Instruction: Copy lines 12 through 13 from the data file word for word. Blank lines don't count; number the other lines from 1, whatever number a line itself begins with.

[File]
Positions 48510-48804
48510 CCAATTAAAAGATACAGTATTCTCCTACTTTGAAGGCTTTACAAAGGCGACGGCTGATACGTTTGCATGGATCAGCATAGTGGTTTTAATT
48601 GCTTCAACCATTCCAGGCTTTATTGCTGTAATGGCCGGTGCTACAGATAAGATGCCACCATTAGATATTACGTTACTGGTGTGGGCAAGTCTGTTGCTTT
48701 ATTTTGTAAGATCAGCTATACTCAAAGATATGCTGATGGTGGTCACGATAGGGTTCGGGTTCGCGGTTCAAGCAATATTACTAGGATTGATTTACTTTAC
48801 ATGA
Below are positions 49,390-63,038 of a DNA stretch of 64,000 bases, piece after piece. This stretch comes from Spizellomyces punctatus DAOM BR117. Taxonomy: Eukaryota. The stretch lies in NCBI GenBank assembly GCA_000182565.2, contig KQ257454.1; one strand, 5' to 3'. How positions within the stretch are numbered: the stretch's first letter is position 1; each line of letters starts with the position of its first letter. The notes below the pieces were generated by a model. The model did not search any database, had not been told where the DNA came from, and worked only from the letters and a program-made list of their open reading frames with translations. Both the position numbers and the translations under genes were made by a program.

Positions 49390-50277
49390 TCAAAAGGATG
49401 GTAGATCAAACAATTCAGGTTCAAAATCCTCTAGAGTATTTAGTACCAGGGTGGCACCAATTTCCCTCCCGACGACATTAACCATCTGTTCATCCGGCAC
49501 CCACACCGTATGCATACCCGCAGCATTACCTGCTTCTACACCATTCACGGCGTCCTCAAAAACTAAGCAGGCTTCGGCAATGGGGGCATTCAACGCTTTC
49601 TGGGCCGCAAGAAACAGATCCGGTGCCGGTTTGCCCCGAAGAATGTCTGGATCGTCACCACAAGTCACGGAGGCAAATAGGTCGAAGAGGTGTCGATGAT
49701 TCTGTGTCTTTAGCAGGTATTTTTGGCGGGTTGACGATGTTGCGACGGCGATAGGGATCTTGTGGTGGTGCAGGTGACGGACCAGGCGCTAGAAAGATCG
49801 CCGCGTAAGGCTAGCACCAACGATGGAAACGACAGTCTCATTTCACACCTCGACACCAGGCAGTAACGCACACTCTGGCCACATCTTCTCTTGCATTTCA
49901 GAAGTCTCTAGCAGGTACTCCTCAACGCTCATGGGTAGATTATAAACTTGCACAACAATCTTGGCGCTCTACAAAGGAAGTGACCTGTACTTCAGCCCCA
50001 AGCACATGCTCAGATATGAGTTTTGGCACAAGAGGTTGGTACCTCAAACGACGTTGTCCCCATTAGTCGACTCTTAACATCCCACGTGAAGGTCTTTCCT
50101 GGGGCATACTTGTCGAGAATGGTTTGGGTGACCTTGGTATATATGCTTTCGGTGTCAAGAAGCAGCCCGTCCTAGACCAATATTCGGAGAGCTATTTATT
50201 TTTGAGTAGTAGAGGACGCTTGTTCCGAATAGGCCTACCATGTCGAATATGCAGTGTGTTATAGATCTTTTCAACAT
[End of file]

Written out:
49701 TCTGTGTCTTTAGCAGGTATTTTTGGCGGGTTGACGATGTTGCGACGGCGATAGGGATCTTGTGGTGGTGCAGGTGACGGACCAGGCGCTAGAAAGATCG
49801 CCGCGTAAGGCTAGCACCAACGATGGAAACGACAGTCTCATTTCACACCTCGACACCAGGCAGTAACGCACACTCTGGCCACATCTTCTCTTGCATTTCA